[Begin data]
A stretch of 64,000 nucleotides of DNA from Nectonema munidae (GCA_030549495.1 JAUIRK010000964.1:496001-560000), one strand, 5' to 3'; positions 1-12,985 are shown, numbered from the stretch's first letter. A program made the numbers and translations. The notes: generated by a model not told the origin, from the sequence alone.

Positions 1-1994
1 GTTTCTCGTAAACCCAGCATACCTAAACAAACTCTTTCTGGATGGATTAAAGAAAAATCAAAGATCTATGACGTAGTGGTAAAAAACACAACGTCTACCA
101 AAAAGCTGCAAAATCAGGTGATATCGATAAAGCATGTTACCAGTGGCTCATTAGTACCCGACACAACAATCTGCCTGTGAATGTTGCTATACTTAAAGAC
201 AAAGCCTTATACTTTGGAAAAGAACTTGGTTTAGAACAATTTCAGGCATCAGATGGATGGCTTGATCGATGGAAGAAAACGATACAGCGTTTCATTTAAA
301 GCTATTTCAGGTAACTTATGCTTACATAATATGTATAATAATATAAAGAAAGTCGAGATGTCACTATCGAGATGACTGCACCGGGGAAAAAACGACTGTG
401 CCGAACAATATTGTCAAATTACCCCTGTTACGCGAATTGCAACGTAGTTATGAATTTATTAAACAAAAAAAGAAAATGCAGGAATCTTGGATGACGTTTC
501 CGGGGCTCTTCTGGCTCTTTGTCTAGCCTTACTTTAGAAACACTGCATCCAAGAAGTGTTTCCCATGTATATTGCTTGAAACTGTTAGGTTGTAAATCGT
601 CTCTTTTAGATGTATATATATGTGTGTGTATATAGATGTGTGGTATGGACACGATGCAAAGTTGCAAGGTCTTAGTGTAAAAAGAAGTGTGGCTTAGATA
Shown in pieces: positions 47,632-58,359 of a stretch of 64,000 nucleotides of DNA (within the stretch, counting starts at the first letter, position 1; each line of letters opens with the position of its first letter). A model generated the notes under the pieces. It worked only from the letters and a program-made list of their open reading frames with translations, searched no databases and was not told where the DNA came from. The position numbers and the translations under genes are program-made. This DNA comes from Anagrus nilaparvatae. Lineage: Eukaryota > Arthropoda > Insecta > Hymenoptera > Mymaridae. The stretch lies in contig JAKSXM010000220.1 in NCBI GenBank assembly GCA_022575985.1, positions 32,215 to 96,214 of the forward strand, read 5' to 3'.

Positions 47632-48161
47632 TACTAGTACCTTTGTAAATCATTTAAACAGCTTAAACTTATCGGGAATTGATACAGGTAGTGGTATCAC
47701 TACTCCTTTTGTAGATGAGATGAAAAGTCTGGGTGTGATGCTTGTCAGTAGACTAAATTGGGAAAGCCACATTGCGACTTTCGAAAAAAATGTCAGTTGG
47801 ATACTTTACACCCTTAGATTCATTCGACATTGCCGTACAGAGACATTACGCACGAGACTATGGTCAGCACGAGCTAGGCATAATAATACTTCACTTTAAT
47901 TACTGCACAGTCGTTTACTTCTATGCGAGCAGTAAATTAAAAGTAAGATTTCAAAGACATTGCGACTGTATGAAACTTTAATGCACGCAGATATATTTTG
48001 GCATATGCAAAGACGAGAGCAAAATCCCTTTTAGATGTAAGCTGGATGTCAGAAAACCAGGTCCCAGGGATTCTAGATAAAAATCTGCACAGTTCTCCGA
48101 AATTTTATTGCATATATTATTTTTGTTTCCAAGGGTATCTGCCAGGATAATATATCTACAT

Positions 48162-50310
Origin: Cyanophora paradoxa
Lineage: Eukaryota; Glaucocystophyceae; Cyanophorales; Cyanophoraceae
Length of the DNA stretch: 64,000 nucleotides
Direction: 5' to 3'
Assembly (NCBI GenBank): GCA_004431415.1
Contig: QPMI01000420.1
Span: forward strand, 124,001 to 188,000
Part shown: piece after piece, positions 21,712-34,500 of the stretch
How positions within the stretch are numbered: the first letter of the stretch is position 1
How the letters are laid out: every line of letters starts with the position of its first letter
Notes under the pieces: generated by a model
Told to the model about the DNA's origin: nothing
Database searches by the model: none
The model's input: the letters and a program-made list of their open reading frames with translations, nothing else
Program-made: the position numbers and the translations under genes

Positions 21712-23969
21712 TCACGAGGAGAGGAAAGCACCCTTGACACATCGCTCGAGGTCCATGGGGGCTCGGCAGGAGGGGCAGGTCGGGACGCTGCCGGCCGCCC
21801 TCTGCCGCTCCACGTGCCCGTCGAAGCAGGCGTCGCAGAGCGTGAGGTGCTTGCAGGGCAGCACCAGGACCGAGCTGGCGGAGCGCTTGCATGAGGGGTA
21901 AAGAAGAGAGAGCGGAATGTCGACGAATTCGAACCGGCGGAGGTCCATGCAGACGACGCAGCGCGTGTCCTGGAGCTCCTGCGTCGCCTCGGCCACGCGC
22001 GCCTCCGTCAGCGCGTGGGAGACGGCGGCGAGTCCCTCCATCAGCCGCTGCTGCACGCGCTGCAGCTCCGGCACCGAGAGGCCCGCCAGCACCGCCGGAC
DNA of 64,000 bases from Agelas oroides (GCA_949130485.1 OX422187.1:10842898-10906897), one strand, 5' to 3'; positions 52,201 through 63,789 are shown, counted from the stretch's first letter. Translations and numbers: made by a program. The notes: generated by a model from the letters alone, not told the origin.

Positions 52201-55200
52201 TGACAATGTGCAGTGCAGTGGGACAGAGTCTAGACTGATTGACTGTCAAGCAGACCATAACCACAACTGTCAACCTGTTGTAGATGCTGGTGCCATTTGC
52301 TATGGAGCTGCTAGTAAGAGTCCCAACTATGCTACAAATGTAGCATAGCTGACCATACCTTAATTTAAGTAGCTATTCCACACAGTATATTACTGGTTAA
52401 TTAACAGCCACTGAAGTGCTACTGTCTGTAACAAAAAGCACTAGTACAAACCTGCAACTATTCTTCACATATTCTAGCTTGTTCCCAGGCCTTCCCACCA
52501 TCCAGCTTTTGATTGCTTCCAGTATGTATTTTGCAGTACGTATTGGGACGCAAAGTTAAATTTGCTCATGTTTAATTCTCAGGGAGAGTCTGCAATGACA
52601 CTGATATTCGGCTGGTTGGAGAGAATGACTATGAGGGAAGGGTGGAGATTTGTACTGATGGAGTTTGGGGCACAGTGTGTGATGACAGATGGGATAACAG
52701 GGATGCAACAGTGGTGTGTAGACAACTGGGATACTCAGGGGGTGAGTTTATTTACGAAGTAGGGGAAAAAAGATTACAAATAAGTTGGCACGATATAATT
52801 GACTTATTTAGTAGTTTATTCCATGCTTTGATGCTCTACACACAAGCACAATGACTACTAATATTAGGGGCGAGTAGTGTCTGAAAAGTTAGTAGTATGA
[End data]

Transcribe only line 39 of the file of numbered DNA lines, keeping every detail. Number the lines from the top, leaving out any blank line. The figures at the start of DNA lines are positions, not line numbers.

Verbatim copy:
DNA of 64,000 bases from Agelas oroides (GCA_949130485.1 OX422187.1:10842898-10906897), one strand, 5' to 3'; positions 52,201 through 63,789 are shown, counted from the stretch's first letter. Translations and numbers: made by a program. The notes: generated by a model from the letters alone, not told the origin.